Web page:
# the i2c-dev.h file from i2c-tools
        I2C_SLAVE = 0x703
        fcntl.ioctl(self.file_read, I2C_SLAVE, addr)
        fcntl.ioctl(self.file_write, I2C_SLAVE, addr)
    def write(self, string):
        # appends the null character and sends the string over I2C
        string += ""
        self.file_write.write(bytes(string, 'UTF-8'))
    def read(self, num_of_bytes=31):
        # reads a specified number of bytes from I2C,
        # then parses and displays the result
        res =  # read from the board
        # remove the null characters to get the response
        response = list([x for x in res])
        if response[0] == 1:  # if the response isnt an error
            # change MSB to 0 for all received characters except the first
            # and get a list of characters
            char_list = [chr(x & ~0x80) for x in list(response[1:])]
            # NOTE: having to change the MSB to 0 is a glitch in the
            # raspberry pi, and you shouldn't have to do this!
            # convert the char list to a string and returns it
            return "Command succeeded " + ''.join(char_list)
            return "Error " + str(response[0])
    def query(self, string):
        # write a command to the board, wait the correct timeout,
        # and read the response
        # the read and calibration commands require a longer timeout
        if((string.upper().startswith("R")) or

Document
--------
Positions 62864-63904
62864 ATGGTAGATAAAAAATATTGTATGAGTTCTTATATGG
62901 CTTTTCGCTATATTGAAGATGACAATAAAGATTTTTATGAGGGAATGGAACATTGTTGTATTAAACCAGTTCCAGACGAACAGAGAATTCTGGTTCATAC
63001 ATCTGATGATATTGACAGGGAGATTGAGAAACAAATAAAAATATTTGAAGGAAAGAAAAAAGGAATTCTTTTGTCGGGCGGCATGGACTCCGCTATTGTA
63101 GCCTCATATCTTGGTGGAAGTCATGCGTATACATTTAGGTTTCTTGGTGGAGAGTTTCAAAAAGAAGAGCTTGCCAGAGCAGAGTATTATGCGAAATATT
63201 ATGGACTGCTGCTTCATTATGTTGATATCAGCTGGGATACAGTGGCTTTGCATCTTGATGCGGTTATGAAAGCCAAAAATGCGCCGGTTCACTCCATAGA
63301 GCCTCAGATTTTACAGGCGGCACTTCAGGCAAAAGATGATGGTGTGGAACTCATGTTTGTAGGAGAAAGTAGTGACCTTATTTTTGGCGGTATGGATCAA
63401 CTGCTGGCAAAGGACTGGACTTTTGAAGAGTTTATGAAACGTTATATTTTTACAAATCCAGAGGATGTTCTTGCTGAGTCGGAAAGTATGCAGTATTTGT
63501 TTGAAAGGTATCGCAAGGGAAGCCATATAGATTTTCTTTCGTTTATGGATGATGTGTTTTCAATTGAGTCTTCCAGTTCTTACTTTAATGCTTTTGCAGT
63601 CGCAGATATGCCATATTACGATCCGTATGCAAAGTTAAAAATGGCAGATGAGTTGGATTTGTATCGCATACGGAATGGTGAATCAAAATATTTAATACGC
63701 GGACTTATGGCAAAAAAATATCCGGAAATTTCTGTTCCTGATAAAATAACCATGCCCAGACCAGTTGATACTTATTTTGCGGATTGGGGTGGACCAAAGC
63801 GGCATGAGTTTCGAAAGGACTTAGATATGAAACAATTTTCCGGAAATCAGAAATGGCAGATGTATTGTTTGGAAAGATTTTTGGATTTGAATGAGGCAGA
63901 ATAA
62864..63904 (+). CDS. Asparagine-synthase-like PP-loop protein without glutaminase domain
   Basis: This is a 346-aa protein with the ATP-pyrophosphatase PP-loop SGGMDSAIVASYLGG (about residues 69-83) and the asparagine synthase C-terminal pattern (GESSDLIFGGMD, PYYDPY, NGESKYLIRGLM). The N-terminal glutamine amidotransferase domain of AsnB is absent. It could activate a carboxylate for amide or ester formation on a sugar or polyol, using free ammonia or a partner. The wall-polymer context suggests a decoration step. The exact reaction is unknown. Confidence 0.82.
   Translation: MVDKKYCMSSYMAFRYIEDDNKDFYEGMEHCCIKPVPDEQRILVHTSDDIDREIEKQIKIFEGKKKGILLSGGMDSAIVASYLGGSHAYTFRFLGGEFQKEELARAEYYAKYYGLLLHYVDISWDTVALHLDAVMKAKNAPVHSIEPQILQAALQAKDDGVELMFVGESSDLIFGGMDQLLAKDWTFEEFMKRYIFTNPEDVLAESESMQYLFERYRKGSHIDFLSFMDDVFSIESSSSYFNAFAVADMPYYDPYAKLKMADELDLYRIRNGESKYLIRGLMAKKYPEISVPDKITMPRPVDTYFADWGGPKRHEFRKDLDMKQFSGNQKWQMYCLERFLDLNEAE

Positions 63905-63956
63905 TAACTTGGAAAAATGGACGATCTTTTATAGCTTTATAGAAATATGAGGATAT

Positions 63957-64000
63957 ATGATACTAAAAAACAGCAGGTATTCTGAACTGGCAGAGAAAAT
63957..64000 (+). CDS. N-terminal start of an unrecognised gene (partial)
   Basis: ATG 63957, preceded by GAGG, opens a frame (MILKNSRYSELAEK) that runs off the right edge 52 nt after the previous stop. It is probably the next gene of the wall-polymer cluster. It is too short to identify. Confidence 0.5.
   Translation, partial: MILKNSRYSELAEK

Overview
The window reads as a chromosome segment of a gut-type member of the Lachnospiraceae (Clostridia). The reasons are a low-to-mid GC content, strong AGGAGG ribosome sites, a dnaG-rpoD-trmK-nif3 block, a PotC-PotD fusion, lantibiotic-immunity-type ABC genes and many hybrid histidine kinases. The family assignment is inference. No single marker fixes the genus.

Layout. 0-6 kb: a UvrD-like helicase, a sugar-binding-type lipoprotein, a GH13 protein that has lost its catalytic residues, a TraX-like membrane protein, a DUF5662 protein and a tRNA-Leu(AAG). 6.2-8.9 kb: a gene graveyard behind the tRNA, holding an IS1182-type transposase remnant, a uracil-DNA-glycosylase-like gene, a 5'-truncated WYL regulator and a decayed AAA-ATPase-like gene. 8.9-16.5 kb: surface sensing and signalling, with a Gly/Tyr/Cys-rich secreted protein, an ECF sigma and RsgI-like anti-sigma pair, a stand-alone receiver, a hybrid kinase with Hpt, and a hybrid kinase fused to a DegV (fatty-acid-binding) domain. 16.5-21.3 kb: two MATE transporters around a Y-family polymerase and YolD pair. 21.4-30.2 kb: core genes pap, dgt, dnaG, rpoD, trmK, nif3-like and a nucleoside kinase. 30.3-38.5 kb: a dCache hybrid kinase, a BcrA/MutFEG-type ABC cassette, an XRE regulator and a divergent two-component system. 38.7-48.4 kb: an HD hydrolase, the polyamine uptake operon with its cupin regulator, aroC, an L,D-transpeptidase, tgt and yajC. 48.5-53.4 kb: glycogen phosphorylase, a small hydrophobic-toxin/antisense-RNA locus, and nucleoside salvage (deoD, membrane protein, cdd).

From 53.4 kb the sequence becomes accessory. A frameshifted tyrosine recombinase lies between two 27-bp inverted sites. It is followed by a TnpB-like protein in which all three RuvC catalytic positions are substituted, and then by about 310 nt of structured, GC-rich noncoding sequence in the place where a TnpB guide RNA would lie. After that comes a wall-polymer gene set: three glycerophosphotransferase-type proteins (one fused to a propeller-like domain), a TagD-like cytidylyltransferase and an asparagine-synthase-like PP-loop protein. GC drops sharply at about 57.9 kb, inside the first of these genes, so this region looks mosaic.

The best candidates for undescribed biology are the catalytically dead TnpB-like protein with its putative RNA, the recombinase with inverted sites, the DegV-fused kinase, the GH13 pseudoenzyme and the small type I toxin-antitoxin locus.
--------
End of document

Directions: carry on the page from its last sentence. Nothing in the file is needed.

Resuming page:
return "sleep mode"
    def close(self):


Finally, we will add our main program


def main():
    device = atlas_i2c()  
    # creates the I2C port object,specify the address or bus if
    # necessary
    print(">> Atlas Scientific sample code")
    print(">> Any commands entered are passed to the board via" 
          "I2C except:")
    print(">> Address,xx changes the I2C address the Raspberry"
         " Pi communicates with.")
    print(">> Poll,xx.x command continuously polls the board"
          "every xx.x seconds")
    print(" where xx.x is longer than the {} second timeout.".
    print(" Pressing ctrl-c will stop the polling")
    # main loop
    while True:
        myinput = input("Enter command: ")
        # address command lets you change which address
        # the Raspberry Pi will poll
            addr = int(myinput.split(',')[1])
            print("I2C address set to " + str(addr))
        # contiuous polling command automatically polls the
        # board
            delaytime = float(myinput.split(',')[1])
            # check for polling time being too short,
            # change it to the minimum timeout if too short
            if(delaytime < atlas_i2c.long_timeout):
                print("Polling time is shorter than timeout, "
                      "setting polling time to {}".
                delaytime = atlas_i2c.long_timeout
            # get the information of the board you are polling
            info = device.query("I").split(",")[1]
            print("Polling {} sensor every {} seconds, press"
                  "ctrl-c to stop polling".
                      format(info, delaytime))
                while True: